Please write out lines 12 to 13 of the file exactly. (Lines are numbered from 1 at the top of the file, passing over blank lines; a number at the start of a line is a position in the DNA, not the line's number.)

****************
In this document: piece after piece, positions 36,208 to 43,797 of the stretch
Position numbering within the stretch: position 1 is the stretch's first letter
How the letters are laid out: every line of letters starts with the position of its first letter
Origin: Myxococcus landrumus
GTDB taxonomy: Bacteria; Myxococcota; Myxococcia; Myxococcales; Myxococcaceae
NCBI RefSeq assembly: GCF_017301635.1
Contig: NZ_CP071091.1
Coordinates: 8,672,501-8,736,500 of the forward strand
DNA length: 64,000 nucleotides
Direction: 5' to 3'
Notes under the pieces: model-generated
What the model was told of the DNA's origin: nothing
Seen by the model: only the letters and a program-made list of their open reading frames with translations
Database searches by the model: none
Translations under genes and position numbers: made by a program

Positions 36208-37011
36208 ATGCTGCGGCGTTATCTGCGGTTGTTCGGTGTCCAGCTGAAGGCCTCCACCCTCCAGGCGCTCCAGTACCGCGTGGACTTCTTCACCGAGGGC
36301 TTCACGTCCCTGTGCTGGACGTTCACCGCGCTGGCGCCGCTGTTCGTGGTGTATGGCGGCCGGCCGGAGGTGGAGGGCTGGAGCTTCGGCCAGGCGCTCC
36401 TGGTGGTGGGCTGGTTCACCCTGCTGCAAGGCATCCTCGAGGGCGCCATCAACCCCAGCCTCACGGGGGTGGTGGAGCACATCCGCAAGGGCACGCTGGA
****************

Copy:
What the model was told of the DNA's origin: nothing
Seen by the model: only the letters and a program-made list of their open reading frames with translations